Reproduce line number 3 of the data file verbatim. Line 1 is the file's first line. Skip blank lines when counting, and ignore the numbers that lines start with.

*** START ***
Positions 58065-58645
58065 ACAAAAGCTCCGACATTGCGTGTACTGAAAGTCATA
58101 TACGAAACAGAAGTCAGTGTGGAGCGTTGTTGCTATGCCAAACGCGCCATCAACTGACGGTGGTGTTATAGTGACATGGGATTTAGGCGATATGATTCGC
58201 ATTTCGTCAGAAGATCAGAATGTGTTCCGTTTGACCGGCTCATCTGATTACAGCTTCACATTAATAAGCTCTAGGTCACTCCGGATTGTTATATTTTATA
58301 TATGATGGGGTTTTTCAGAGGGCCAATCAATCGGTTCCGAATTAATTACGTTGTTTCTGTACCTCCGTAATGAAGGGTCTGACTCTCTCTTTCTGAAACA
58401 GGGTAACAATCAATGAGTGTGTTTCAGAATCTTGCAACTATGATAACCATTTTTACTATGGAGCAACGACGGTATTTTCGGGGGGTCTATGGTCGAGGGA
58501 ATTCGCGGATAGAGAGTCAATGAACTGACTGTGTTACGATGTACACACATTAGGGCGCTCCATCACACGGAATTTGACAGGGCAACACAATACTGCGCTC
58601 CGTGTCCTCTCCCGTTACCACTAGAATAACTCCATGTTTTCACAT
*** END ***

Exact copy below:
58101 TACGAAACAGAAGTCAGTGTGGAGCGTTGTTGCTATGCCAAACGCGCCATCAACTGACGGTGGTGTTATAGTGACATGGGATTTAGGCGATATGATTCGC